Sharing Inappropriate Photos or Information Online

Some social media slip-ups are egregious. For instance, a young Taco Bell employee found himself out of a job after he posted a picture on Facebook of himself licking a huge stack of taco shells. Of course, such an appealing snapshot went viral. Across the pond, a Buckingham Palace guard was fired for calling Kate Middleton a “stupid stuck up cow” on Facebook. (And those unsmiling fellows all seem so serious at the changing of the guard!)

Other missteps are more subtle. Twenty-four-year-old teacher Ashley Payne made the news in 2011 after a Facebook photo resulted in her losing her job at a Georgia high school. The photo in question showed Ms. Payne holding a glass of wine in one hand and a beer in the other, grinning broadly. The photo was taken during a trip to Europe in summer 2009. A parent complained to the school board about the picture, and the principal subsequently asked Ms. Payne to resign willingly or be fired. In a Georgia Daily News article Ms. Payne said she did not know how a parent got past her strong privacy settings to access the photo.

Posting photos isn’t the only way to make a bad impression online. Words can be just as damaging. A Massachusetts waitress complained online about a stingy tip only to be shown the door for badmouthing customers. And how could anyone forget how Gilbert Gottfried lost his enviable position as the vocal artist behind the Aflac duck after his tasteless tweets about the 2011 tsunami in Japan?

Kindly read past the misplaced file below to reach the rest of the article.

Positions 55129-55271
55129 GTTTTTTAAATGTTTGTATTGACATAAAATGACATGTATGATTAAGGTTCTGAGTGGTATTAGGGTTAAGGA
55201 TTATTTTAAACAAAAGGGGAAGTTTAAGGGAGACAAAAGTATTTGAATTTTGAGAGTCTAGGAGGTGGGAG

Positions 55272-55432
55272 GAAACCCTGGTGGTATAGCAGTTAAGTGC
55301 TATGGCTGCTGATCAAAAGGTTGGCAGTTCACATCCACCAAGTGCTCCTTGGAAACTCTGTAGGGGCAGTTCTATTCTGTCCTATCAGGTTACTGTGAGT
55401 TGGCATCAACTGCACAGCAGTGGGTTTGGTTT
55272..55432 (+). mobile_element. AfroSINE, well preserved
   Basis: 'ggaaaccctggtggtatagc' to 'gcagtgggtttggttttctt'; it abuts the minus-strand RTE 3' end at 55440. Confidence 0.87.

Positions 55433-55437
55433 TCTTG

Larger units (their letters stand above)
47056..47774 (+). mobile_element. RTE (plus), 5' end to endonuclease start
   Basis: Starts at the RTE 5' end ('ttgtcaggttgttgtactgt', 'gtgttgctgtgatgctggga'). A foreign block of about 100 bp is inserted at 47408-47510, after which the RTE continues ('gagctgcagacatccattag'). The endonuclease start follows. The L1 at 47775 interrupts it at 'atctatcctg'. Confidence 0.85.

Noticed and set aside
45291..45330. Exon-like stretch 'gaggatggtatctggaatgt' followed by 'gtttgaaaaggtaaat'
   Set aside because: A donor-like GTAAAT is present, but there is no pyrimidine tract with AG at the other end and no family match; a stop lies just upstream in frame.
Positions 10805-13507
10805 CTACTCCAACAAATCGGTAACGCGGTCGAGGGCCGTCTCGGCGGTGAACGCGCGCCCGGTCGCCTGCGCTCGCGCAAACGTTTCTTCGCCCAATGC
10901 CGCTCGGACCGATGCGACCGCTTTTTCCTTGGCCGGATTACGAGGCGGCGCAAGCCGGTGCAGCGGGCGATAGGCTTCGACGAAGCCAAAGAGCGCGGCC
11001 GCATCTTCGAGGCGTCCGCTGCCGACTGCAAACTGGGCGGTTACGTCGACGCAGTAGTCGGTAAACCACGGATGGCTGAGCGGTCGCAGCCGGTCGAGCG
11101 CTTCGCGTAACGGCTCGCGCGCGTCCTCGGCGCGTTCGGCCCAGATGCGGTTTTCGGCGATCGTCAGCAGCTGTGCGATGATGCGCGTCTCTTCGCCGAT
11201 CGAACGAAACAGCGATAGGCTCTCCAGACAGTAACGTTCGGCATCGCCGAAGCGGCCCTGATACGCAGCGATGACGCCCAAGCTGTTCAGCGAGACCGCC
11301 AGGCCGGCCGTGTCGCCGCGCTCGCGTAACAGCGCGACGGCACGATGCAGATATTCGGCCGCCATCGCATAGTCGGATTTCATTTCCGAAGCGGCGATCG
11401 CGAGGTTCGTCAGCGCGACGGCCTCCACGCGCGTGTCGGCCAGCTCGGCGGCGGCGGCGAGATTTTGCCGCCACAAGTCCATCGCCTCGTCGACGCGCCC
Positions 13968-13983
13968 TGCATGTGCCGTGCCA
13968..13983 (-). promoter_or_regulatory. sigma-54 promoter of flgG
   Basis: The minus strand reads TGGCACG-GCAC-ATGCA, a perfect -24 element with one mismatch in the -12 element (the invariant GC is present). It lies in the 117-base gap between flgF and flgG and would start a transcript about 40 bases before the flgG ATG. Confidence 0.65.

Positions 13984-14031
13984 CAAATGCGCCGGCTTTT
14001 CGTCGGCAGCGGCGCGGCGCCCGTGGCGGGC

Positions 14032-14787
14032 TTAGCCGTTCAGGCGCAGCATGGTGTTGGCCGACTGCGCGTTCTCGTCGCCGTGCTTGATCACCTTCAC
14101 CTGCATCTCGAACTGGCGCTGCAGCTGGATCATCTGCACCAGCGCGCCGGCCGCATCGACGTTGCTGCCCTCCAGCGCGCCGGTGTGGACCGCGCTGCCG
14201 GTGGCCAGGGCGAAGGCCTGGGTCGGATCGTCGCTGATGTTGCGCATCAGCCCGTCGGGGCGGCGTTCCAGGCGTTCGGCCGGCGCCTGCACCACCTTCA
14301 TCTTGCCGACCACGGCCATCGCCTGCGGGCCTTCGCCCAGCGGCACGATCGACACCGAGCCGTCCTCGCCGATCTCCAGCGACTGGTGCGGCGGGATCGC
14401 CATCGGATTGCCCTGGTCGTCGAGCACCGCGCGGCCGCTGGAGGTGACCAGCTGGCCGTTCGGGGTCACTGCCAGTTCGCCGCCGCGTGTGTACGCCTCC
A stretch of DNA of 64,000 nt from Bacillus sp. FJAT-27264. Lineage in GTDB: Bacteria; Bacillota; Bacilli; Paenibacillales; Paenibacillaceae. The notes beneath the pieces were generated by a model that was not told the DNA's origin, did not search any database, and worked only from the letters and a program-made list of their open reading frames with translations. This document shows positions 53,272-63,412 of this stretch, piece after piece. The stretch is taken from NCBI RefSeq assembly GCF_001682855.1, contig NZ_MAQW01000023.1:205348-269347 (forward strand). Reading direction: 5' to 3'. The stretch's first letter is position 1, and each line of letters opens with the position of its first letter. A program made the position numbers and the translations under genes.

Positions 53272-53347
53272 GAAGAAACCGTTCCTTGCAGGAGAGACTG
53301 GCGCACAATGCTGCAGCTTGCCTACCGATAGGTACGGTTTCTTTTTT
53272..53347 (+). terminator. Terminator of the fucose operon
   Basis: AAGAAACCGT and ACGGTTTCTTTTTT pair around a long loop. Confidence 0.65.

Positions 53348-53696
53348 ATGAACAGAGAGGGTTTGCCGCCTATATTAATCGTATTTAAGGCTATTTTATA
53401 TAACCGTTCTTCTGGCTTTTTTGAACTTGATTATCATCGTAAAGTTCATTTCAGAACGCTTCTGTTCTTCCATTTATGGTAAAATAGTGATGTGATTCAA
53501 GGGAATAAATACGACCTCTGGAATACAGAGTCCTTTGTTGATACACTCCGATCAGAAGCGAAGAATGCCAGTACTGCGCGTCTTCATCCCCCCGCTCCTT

Employers and admissions officers are increasingly using the internet as an investigative tool to check up on employees and candidates.

  • On Device Research, based in London, reports that 10 percent of people age 16 to 34 have been passed over for a job opportunity due to their unappealing online profiles. 
  • A 2013 CareerBuilder survey found that 39 percent of companies check up on prospective employees’ social media usage. What’s more, 43 percent of those who checked said that information from social media made them decide not to hire someone.
  • The top turn-offs for hiring managers were inappropriate photos, indications of drug or alcohol use, and trash talk about former employers.
  • In a 2011 survey, Kaplan Test Prep found that 24 percent of college admissions officers checked applicants’ Facebook pages. Of those who took a peek, 12 percent rejected applicants based on what they saw, including “essay plagiarism, vulgarities in blogs, alcohol consumption in photos and ‘illegal activities.’”

Some material is an obvious no-no online:  that photo album from spring break, provocative exchanges with a significant other, a comment about your on-going felony case, or a profanity-laced status about your annoying boss. Sexting and other forms of intimate electronic communication are also risky; keep in mind that they can reach audiences other than the one you intend. You may not realize it, but it’s also a bad idea to share your religious beliefs, political views, or health problems publicly online, because that information makes you vulnerable to discrimination from current or future employers.

--Liz Soltan